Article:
Is a painting a primary source?
If the painting originated at the time it depicts, then it is a primary source. For instance, Da Vinci's Mona Lisa is a primary source because it is the most famous art piece of the Renaissance period. Works of art, in general, are considered primary sources. However, in some cases, paintings are considered secondary sources.
If the painting was not created under the time it reflects, then it is a secondary source. The mocking replica of the Mona Lisa by Marcel Duchamp in 1919 is a good example. Duchamp painted the Mona Lisa from his perspective and gave it a new definition. When researching about Mona Lisa, Duchamp's work would be considered a secondary source because he took the original primary source and added some hairy details to give it a new meaning.
At the same time, Duchamp reveals an ambiguity of gender within Leonardo's aesthetic. If the scope of the research was about androgynous paintings of the early 20th century, then L.H.O.O.Q. can be used as a primary source.
Similarly, if you were to research iconic paintings of the Dada movement, L.H.O.O.Q. would be an ideal example. Duchamp’s revolutionary version of the Mona Lisa checks all the boxes of Dadaism, making the painting a primary source for such research. Depending on the angle you take of a painting, it can either be a primary or secondary source.
To find art-related primary sources online, you can try some of these databases:
- The Archives of American Art in Washington, D.C.
- Online Archive of California (OAC)
- Digital Scriptorium (image database of medieval and renaissance manuscripts)
How to cite a painting
The citation style used will determine the exact citation format. This is how you would cite the above painting in APA:
Duchamp, M. (1919). L.H.O.O.Q., Mona Lisa with moustache. Philadelphia Museum of Art, Philadelphia, PA, US. https://www.wikiart.org/en/marcel-duchamp/l-h-o-o-q-mona-lisa-with-moustache-1919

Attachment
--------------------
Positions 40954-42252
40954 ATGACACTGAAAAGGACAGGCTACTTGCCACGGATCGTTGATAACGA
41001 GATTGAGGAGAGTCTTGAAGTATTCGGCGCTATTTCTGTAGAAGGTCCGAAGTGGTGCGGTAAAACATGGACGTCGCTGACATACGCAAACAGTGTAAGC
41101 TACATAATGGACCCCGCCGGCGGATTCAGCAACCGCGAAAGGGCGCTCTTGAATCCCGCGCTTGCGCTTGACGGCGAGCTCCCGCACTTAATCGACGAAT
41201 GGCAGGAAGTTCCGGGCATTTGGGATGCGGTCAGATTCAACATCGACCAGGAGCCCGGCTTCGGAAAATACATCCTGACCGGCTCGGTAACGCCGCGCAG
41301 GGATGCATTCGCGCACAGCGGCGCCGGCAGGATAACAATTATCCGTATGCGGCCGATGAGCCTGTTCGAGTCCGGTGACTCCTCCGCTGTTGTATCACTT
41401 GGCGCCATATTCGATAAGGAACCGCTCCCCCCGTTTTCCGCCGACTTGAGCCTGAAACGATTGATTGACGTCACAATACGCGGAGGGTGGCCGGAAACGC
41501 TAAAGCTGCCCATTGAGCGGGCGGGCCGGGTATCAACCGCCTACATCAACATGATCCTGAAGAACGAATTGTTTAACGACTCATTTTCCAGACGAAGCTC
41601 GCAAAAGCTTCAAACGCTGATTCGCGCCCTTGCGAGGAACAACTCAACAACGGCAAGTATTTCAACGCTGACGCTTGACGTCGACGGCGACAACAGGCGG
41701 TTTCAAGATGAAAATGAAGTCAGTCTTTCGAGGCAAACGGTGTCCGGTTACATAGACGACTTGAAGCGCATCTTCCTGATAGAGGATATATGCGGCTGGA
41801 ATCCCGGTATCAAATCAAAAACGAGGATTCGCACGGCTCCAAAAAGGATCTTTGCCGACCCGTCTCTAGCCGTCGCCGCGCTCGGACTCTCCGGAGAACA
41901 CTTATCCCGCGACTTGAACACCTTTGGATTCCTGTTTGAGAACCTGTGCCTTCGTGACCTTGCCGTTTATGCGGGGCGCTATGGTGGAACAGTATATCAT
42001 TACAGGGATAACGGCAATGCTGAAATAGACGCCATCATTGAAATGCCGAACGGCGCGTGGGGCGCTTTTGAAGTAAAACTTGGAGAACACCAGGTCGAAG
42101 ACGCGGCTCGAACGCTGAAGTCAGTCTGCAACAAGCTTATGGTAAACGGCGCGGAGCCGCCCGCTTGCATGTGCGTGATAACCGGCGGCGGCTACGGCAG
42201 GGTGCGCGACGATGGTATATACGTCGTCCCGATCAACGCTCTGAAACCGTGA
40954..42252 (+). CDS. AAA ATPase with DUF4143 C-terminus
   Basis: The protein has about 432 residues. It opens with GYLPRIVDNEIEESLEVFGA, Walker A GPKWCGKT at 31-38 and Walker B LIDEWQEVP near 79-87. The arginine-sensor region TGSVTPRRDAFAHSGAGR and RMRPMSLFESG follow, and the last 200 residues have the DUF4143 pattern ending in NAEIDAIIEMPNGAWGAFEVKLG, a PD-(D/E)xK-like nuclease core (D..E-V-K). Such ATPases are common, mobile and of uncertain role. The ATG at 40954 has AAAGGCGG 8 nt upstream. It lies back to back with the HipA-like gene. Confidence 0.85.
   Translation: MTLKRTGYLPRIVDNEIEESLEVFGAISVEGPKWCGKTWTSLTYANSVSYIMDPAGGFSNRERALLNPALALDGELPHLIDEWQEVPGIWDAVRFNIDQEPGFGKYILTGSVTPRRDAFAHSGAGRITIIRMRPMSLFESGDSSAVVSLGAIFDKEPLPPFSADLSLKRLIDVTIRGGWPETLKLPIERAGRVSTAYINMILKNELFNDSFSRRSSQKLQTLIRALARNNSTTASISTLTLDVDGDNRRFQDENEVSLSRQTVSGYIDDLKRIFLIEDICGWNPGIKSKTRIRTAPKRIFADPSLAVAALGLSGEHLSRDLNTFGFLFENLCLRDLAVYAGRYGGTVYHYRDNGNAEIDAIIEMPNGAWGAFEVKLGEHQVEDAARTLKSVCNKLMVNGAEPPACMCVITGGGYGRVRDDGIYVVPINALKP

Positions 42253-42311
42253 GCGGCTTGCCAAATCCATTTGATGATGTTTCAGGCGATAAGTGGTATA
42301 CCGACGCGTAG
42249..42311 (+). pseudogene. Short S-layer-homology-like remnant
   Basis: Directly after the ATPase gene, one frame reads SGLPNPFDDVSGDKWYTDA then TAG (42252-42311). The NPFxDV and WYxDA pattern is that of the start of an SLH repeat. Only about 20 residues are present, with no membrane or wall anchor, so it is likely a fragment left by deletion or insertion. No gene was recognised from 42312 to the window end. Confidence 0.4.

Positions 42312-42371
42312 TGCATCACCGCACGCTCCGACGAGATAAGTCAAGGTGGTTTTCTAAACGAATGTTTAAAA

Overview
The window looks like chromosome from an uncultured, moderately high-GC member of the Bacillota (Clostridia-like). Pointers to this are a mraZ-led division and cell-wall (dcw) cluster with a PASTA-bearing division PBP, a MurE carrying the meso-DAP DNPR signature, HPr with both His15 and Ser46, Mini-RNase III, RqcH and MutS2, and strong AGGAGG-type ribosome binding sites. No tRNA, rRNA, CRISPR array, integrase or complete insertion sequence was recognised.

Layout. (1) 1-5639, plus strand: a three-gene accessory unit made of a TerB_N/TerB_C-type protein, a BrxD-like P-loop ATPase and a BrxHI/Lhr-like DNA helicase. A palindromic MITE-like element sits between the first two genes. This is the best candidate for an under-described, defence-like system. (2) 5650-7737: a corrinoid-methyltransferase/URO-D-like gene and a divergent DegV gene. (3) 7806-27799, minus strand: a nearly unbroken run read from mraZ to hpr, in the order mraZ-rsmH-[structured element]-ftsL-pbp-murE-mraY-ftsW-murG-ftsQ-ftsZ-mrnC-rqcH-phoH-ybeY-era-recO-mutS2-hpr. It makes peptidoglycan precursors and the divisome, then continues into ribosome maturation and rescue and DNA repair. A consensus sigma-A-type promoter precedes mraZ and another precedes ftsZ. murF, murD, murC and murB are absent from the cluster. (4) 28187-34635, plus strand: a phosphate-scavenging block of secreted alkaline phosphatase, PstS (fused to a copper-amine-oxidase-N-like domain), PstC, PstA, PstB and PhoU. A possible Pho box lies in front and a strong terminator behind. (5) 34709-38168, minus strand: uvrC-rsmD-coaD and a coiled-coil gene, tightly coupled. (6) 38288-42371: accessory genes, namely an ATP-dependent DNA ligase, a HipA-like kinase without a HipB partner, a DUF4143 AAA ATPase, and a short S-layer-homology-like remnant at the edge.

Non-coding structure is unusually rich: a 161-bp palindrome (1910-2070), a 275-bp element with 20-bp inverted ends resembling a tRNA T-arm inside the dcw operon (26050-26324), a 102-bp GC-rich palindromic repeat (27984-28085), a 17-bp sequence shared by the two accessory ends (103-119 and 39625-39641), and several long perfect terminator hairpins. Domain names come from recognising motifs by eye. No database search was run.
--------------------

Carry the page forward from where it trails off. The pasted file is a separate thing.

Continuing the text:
Instead of worrying about the correct format of your citation in any given citation style, you can use a reference manager like Paperpile to automatically and correctly generate your citation for you:
Frequently Asked Questions about paintings as primary sources
🖼️ Is a photo of a painting a secondary source?
Photos are first-hand accounts of events or objects; therefore, they are primary sources. A photo of an original painting is considered a primary source.
🎨 Is a painting a secondary source?
Works of art, in general, are considered primary sources. However, in some cases, paintings are considered secondary sources. If the painting was not created under the time it reflects, then it is a secondary source. The mocking replica of the Mona Lisa by Marcel Duchamp in 1919 is a good example of a painting considered a secondary source.
🧛♀️ Is the Mona Lisa a primary source?
Yes, the Mona Lisa by Leonardo Da Vinci is a primary source since it is the original work of art.
🌚 Is the Starry Night by Van Gogh a primary source?
Yes, the Starry Night by Van Gogh is a primary source since it is the original work of art.
✏️ Is a drawing a primary or secondary source?
Drawings can be both, a primary or secondary source. A drawing is mostly a primary source, but only if the artist was an eyewitness and it originated at the time it depicts.